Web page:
CRT developed as a critique of an American system that has expressly addressed a history of racism with laws that have produced the promised outcomes of equality and fairness and justice for which people have hoped. It developed as a legal tool to address latent racism – racism that lies below the surface and continues on despite laws that prohibit overt racial behavior.
CRT was not proposed as a Marxist ideal designed to achieve Marxist outcomes. It was an attempt to get at pernicious racial disparities that persist despite laws that expressly outlaw it. Thus, I agree with Anderson when he says:
“I believe [CRT proponents] they have a genuine concern for injustice, and they want to address it.”
People are not our enemies. We can’t forget that, even people who advocate systems we don’t believe in. Even if we count them as enemies, Jesus clearly said we should love them. We in the body of Christ need to take that imperative seriously.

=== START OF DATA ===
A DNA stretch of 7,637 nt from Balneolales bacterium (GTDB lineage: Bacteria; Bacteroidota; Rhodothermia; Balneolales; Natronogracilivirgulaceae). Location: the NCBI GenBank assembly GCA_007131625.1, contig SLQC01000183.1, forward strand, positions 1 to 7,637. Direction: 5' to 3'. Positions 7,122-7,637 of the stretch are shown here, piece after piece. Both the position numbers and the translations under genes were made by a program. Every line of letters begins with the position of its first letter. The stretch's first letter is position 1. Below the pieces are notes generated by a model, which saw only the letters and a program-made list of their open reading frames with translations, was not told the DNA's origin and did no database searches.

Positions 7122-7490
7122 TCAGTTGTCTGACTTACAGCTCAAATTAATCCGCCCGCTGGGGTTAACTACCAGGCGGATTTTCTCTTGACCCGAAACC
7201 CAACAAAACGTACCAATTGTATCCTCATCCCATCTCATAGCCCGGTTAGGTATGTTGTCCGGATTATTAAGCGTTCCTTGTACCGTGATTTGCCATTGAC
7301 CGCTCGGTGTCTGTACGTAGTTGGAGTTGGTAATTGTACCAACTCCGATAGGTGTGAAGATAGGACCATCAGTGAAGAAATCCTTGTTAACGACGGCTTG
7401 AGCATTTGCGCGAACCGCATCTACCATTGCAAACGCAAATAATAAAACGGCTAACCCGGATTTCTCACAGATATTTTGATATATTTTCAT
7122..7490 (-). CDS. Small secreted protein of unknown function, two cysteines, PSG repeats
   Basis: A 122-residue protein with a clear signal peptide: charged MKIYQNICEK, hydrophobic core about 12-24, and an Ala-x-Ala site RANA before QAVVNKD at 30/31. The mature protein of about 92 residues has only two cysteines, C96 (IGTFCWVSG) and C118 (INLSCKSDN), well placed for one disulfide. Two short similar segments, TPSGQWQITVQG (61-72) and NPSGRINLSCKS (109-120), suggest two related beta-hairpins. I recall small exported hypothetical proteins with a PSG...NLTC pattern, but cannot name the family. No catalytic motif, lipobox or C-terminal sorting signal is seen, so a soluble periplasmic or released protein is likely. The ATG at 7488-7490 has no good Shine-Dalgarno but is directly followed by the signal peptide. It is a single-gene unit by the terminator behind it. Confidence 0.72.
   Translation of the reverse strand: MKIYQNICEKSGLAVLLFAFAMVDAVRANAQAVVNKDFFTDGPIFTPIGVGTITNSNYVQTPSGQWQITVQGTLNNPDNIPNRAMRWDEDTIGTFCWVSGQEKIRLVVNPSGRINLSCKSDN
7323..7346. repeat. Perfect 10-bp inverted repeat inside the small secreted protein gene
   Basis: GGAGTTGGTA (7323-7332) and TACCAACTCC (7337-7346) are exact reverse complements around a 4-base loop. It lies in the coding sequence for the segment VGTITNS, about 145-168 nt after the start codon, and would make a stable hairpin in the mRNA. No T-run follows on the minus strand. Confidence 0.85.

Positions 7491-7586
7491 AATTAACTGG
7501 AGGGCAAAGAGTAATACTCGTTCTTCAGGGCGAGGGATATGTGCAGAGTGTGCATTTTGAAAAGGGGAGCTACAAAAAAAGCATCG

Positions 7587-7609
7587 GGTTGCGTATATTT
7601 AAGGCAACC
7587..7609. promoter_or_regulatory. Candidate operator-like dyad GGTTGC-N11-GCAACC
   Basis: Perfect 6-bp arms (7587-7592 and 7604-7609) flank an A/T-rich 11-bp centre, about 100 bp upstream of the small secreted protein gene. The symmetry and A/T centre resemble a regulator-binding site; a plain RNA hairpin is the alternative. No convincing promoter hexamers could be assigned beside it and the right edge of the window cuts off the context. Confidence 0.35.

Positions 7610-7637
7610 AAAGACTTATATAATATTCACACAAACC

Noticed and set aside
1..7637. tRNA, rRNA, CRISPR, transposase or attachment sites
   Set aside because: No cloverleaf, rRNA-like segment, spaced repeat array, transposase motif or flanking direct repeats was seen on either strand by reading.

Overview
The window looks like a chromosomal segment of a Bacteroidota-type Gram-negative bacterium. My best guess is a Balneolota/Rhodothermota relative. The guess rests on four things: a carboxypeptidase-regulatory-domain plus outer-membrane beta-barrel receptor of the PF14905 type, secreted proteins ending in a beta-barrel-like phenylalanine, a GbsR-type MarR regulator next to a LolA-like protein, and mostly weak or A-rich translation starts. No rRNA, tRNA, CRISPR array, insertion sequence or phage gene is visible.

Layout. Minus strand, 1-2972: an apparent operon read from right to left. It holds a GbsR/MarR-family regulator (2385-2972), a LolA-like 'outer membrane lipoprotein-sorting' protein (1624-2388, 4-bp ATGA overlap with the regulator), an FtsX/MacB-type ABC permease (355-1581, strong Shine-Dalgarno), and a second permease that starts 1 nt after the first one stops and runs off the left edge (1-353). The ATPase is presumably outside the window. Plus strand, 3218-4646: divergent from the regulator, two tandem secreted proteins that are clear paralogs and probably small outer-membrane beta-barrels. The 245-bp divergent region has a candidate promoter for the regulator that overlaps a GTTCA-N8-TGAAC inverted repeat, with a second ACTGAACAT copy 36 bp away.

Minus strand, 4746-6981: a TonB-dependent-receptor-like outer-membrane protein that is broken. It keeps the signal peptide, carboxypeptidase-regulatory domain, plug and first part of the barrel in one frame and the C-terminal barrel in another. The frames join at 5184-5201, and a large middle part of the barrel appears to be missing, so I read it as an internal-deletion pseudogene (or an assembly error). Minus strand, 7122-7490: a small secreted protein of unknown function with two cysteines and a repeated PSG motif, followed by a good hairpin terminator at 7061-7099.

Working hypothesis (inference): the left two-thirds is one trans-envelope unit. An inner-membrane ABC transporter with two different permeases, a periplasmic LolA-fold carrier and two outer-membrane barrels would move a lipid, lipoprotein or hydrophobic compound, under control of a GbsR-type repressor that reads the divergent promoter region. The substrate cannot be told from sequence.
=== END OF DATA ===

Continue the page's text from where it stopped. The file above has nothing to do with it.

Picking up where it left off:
We may might fight against principalities and thoughts which hold people captive, but the people who hold them and and who are influenced by them are not (should not be) our enemies. They are the ones for whom Jesus was willing to leave the 99. They are in the field that is ripe unto harvest.
Again, I don’t personally disagree with his assertion:
“The problem is that they honestly think all that is needed is the implementation of a ‘better system’—the Marxist system. But that is simply detached from historical reality. It reflects the naïve wishful thinking of an ideology that has failed miserably, time and time again.”